Visually it's excellent, but the frame rate does chug at times.

Maintaining a tight line around corners is only one part of the race experience. No kart racer is complete unless a bevy of weapons are at your disposal. Sadly, this is one area in which Sonic and co don't perform as well. For the most part the weapons are fairly generic, with new designs simply covering up the fact that we've seen them all before in Mario Kart. One that stands out, mainly due to its flashy nature, is the All-Star pick-up. As is the way in these kind of games, you'll only get it should you be performing badly, but once activated your character will perform a special move for a short period of time. Sonic uses the chaos emeralds to become a super fast gold Super Sonic, while Shenmue's Ryo hops into a forklift and zooms through the pack.

Outside of the Grand Prix mode there's a substantial Missions mode, in which you'll need to complete various challenges as you try to earn the coveted AAA ratings. Sumo Digital is following in the footsteps of its home console versions of OutRun 2 here, with a variety of challenges ranging from going head to head against another character, to drifting as much as possible. You're forced to use certain characters, too, which mixes things up a bit. With 64 missions to complete there's enough here to keep you playing for hours.

As expected, multiplayer racing is great fun in All-Stars, but it's not nearly as feature-rich as I'd have liked. For one, the eight-player online mode is limited to racing only - there's no battle mode support. To fight against friends over a handful of combative game modes you'll have to stick to the four-player split-screen option. In truth, the battle modes aren't great, with the most fun with friends coming from the standard racing, but even this isn't handled brilliantly. You can't compete in an online Grand Prix, so you're essentially just racing in single one-off races. There are options to set up private games, whether you want AI racers to join in and if power-ups and rubber-banding are on, but the whole mode seems painfully lacking.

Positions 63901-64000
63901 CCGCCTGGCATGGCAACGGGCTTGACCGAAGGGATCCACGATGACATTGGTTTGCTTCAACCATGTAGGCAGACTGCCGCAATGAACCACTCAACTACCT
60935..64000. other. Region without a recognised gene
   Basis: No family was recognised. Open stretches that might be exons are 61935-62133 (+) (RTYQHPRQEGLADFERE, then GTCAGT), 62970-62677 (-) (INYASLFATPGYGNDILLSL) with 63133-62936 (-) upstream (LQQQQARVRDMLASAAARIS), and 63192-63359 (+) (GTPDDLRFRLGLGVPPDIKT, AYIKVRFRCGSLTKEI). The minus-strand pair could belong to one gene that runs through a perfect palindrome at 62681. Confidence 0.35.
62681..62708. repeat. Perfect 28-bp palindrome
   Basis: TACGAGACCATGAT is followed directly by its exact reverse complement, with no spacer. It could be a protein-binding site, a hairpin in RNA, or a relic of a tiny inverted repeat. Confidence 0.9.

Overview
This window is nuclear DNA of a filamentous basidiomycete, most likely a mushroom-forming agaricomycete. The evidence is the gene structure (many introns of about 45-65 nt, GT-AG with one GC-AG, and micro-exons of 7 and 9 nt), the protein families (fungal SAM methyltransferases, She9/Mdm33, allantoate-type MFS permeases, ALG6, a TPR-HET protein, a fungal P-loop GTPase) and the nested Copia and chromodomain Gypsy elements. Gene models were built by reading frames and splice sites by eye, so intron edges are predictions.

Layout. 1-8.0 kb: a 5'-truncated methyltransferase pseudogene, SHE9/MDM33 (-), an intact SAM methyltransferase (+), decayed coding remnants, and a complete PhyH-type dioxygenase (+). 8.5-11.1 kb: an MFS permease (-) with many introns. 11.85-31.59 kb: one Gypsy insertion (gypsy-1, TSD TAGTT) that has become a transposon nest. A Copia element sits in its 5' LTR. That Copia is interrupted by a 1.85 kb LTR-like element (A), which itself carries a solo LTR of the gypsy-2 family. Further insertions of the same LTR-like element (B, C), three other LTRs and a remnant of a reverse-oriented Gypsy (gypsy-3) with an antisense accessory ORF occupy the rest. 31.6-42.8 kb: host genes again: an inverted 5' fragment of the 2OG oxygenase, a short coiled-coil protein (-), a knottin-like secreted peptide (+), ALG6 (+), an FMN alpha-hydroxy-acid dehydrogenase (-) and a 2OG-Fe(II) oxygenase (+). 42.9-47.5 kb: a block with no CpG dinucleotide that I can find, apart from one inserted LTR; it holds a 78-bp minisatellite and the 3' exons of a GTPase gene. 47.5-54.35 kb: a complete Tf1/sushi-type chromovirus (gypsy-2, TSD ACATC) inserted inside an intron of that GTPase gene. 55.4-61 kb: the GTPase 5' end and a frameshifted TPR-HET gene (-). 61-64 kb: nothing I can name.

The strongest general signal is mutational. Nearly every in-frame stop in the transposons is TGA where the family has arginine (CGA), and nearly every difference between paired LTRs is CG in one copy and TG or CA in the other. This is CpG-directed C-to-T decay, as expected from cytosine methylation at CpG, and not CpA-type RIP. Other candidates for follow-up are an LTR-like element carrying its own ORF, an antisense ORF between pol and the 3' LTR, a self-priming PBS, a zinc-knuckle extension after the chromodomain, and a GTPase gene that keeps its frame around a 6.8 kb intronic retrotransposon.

While the multiplayer options are disappointing, the presentation is anything but. On all three consoles the visuals are excellent, jammed full of charm and character. The PS3 and 360 games clearly look sharper and more detailed than the Wii version, but the Nintendo console still pumps out an impressive looking game. There's some awesome music too, with new versions of many classic SEGA tracks, and even the in-game announcer isn't annoying. If it weren't for the erratic frame rate, which stumbles too much in all versions of the game, there'd practically be nothing to complain about.

Billy Hatcher fans rejoice!

Aside from visual differences the three versions have a few minor things to set them apart. The Wii game lets you use tilt to drive and has Mii integration, the 360 game features a Banjo and Kazooie car and Avatar integration, and the PS3 version uses the Sixaxis tilt sensor for driving. None of these are especially noteworthy and do little to elevate one title above another. More significant is the downloadable ghost data for use in the Time Trial mode. On PS3 and 360 you can use these ghosts to help improve your racing, but on Wii you can simply view the fastest times.

Whichever version of Sonic and SEGA All-Stars Racing you choose you're going to get a well produced, fun arcade racer, with enough tracks and unlockables to keep you playing for a long time. Yes, it has taken more than a bit from Nintendo's karting series, but it has enough of its own style to make it worth a look even if you're a die-hard Nintendo gamer. Dare I say it, SEGA has finally given us another good Sonic game.